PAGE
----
Of all places, it is in Azzariyeh, east of Jerusalem, that one can really learn to appreciate the activities of Palestinian law-enforcement authorities in cities like Ramallah and Nablus. In those cities, Palestinian security forces are seen as authority figures who are trying to protect and serve Palestinian citizens, not just as extensions of Fatah or subcontractors of the Israel Defense Forces or the Shin Bet security service.
Unlike Ramallah and Nablus, which are categorized as “A” areas, Azzariyeh and its neighbors Sawahra and Abu Dis are holed up in an enclave of type “B”, where the IDF does not allow the Palestinian police to be fully functional. The interim Oslo 2 agreement determines that the Palestinian Authority is responsible for maintaining public order in Area B, but in the same breath it limits the PA’s authority and the means by which it can protect the people from disruptions of public order. Almost every action taken by the Palestinian police in Area B requires IDF approval.
And Israel, which has no inhibitions about violating key clauses of the agreement, is particularly meticulous here: The number of police officers is limited, police are prohibited from moving from a makeshift police station in an apartment building to a proper one, they are not allowed to carry weapons or wear uniforms, and they are prohibited from bringing in reinforcements on their own to locate drug or weapons dealers or to deliver subpoenas. Is it any wonder that the Azzariyeh-Abu Dis enclave has become a place of refuge for the outlaws of the West Bank? Not that this enclave has not had its share of troubles. Since it was shut off by the wall in 2005, all its ties with its natural and immediate urban center, East Jerusalem, have been severed. The enclave’s isolation, and the impoverishment and despair to which it gave rise, are as painful as a fresh burn.
The artificial division between Areas A, B and C was supposed to be erased from the map, and dropped from the discourse, in 1999. Instead, Israel has sanctified and perpetuated it. The largest share – 60 percent – is designated Area C, meaning it is under full Israeli security and civil control. It is self-evident why Israel perpetuates the Area C classification. After all, it gives Israel a free hand to continue emptying that part of the West Bank of Palestinians and encourage more Jews to violate international law and settle there.
But what about Area B? Why does Israel insist that drug and weapons trafficking should flourish in an area several dozen meters away from Ma’aleh Adumim and some three kilometers from the Judea and Samaria District police headquarters – both of which sites, as is often forgotten, are violating international law due to their location on the land reserves of Palestinian villages? True, there is also unlicensed public transportation, unlicensed construction, environmental pollution – but the drugs and weapons trade dwarfs those violations. A similar situation exists in A-Ram, the hybrid city between Ramallah and Jerusalem that is also cut off from its past, its surroundings and its land by the wall. Just a hop, skip and jump (over a wall and barbed-wire fence ) away from Jerusalem, some 100,000 people have been left to fend for their own personal safety, a situation that can be reversed.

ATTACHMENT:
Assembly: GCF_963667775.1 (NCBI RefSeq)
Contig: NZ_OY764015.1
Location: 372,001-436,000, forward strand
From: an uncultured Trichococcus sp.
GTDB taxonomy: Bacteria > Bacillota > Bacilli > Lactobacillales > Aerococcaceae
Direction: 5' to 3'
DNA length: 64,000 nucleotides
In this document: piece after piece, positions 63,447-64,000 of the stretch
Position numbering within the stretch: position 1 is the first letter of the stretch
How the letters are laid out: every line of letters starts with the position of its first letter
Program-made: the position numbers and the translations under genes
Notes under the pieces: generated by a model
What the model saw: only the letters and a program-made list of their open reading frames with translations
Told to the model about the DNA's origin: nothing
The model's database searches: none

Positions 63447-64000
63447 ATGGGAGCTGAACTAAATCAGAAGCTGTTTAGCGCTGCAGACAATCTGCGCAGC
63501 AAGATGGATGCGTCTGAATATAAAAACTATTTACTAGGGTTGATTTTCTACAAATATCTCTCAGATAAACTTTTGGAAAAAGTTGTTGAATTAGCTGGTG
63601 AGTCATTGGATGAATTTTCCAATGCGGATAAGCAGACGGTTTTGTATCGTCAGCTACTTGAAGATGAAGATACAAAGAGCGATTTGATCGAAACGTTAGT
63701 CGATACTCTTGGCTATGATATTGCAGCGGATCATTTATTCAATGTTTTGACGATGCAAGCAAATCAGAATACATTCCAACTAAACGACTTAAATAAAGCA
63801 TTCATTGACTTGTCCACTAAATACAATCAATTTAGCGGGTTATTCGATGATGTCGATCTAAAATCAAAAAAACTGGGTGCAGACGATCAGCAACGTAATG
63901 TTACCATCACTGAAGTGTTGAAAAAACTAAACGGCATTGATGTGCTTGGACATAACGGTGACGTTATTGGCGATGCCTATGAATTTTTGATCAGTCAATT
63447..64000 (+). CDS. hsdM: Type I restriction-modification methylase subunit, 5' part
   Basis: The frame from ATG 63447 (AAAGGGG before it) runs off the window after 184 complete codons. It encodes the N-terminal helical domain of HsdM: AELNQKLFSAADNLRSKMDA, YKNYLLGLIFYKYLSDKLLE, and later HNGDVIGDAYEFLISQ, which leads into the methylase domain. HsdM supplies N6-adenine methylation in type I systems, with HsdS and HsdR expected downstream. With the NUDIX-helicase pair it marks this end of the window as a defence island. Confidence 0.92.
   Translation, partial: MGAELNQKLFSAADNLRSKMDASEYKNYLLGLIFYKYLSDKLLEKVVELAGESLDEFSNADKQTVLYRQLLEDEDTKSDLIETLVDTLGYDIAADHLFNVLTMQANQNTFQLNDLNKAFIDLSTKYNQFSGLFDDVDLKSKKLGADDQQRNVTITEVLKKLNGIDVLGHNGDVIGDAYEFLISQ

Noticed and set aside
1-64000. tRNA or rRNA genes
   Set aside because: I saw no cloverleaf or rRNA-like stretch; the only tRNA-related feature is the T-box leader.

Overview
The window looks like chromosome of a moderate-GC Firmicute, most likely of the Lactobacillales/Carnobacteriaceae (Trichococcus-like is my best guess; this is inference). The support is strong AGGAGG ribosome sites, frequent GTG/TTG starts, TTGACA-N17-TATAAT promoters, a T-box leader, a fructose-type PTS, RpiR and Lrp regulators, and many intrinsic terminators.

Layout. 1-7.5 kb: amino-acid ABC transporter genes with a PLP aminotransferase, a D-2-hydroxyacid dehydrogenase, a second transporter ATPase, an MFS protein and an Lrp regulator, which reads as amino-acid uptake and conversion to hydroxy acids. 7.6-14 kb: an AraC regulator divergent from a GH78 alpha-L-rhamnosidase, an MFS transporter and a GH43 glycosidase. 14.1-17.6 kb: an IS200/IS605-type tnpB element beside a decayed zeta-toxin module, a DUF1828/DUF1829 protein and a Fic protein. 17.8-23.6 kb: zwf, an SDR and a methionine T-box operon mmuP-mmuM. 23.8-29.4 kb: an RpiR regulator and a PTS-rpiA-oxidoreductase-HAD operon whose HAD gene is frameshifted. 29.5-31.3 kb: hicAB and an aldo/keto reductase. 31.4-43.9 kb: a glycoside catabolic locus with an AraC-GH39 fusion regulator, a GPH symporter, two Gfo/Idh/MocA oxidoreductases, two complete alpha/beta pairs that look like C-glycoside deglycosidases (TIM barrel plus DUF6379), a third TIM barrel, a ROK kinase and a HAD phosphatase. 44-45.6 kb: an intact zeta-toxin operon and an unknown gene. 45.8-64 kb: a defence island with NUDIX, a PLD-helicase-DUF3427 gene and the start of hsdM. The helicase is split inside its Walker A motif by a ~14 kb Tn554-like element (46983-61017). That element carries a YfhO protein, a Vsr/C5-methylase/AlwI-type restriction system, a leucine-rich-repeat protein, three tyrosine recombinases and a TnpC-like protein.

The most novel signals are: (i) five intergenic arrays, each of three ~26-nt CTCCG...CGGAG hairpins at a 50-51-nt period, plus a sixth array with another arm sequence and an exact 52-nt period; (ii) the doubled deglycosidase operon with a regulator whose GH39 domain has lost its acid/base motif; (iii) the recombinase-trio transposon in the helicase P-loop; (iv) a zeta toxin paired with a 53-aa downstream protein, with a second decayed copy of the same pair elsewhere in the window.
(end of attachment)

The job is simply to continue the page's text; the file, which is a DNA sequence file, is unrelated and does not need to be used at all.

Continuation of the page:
Is there some deliberate intention behind the painstaking adherence to a clause in an agreement that was supposed to be short-lived? That’s what many Palestinians have concluded. Some say the drugs and weapons dealers are collaborators, or potential collaborators, with Israel. This is why the Shin Bet and IDF are not allowing the Palestinian police to take action against them and why, according to them, Israeli security forces immediately find out about any Palestinian attempt to capture them. Some find here a strategic goal: The worse this intolerable situation gets in neighborhoods that are so close to the annexed Jerusalem, the greater the likelihood that the residents will leave and head over to Area A. In other words, it’s just another expulsion trick.
Listen to the Palestinians. The subjugated excel at analyzing the implications of their ruler’s actions. And if the Palestinians are wrong, then why will the IDF not let the Palestinian police operate freely?
* Amira Hass is a prominent Israeli journalist and author, mostly known for her columns in the daily newspaper Ha’aretz. She is particularly recognized for her reporting on Palestinian affairs in the West Bank and Gaza, where she has also lived for a number of years.
The daughter of two Holocaust survivors, and was educated at the Hebrew University of Jerusalem. On Oct. 20, the International Women’s Media Network reward Hass the 2009 Lifetime Achievement Award. Hass was the recipient of the Press Freedom Hero award from the International Press Institute in 2000, the Bruno Kreisky Human Rights Award in 2002, the UNESCO/Guillermo Cano World Press Freedom Prize in 2003, the inaugural award from the Anna Lindh Memorial Fund in 2004 and Hrant Dink Memorial Award in 2009.